Some of the early buildings housing the Appalachian Teachers College Campus (no date given). Image courtesy of the archives of the Historic Boone society.
November 21, 1907
An article on the front page of this week’s edition of the Watauga Democrat quoted a feature from the Statesville Landmark, praising a Republican lawmaker:
“Senator Cullom, of Illinois, like a good many other people, is tired of the government having to constantly deposit money in New York, to relieve the financial situation. ‘The truth is,’ says the Senator, the government should keep out of this mess that has overcome Wall street. Whenever these men get in trouble they send for the Secretary of the Treasury and demand that he should take millions from the vaults of the government and lend them to the speculators to help them out of their trouble. That sort of thing ought to be stopped. Wall street should be left to take care of itself without involving the affairs of the government. If these men should know that the government would not step in with its money in times of stress they would be more careful in their management of affairs and there would be fewer of these Wall street panics. The time has come when the newspapers of the country should take a firm stand against the tendency on the part of almost everybody to run to the government and Congress whenever they get in troable [sic] through their various projects.” Interestingly, the avowedly Democratic Party-aligned Watauga newspaper of 102 years ago reproduced these thoughts from the Republican Illinoisan, as conveyed by the Statesville paper, without any further commentary or contradiction.
November 19, 1931
“Severely Hurt in Auto Wreck” reported on this day that “Watt H. Gragg, secretary of the Watauga Building and Loan Association and prominent contender for the appointment as United States marshal, had his right arm broken above the elbow and received serious facial cuts, following a motor accident on the Boone Trail Highway, at Pond Bottom Farm near the city, last Saturday night.” According to the news article, “Mr. Gragg was returning to Boone from a business trip to Greensboro, was traveling at a rather rapid pace, and was blinded by the lights of an approaching car driven by Paul Angel, local college man.” Although the “cars barely touched,” it was reported that “Mr. Gragg’s machine was thrown into a ‘wobble,’ causing it to smash into the side of the highway cut.” After immediate care on the scene, further resetting of the broken bone was required in Charlotte at the hands of “Dr. Miller, bone specialist.” Watt Gragg was, as indicated in this report, “just about to finish his campaign for the marshalship when the accident occurred, and, despite the bandages, he still believes he has a grand chance of victory.” Gragg did, indeed, serve as a U.S. Marshall, as well as serving three terms as mayor of Boone and 37 years as the Secretary of the Watauga Savings [formerly, Building] and Loan Association.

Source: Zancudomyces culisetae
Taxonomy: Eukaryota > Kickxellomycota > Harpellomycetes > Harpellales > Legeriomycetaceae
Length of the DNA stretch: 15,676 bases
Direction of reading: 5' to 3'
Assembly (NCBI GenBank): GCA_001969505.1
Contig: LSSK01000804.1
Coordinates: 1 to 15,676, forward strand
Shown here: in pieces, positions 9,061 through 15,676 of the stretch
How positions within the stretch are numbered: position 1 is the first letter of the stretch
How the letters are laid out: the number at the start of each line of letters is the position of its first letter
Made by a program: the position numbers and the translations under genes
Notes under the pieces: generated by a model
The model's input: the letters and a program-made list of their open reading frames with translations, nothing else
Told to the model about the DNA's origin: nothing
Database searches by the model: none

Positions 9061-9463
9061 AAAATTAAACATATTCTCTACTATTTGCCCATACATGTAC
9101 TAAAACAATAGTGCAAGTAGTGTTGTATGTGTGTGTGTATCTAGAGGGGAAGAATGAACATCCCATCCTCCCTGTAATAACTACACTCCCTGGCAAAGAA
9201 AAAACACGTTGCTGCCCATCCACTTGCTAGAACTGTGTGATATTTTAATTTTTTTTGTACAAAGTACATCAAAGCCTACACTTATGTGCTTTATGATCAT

November 19, 1953
“Thanksgiving Vital to Orphanages,” a front-page feature in this week’s Watauga Democrat, reported that “[t]he Thanksgiving season is the most important time of the year for many of the state’s 32 orphanages which have cared for nearly 4,500 dependent children this year at a cost of approximately $3,000,000.” Noting the importance of support from “lodges, fraternal orders, religious groups and other non-profit organizations,” which were said to “usually respond generously” to Thanksgiving-time campaigns on behalf or orphan homes, the article noted that “[f]und-raising methods by orphanages have changed considerably in the last two or three decades,” with “[t]he ‘singing classes’ of yesteryear” having become “almost a thing of the past,” being replaced due to concerns for child welfare with children “now go[ing] out in small groups to enjoy the hospitality of churches and other groups, when they are invited.”
“Seven Names are Added to Watauga County Corn Club” reported that “the Watauga County 100 Bushel Corn Club” had seen the addition of seven more names in 1953. “The honor of growing the most corn per acre” for the year went to “Voit Shores, Rt. 3, Boone, who produced a carefully estimated 128 bushels per acre.” Others ranking in the 100-plus bushels of corn per acre club were “Ira Cox, Shulls Mills, and Joe Hayes, Blowing Rock,” who tied for second place with “an estimated yield of 112.5 bushels per acre each,” as well as Frank Bolick, Roy Hartley, and Bob Henderson.
This editorial cartoon appeared in the Watauga Democrat on October 22, 1931. Albert T. Reid, a Kansan, flourished from the time until his first political cartoon was published in 1896 until his death in 1958.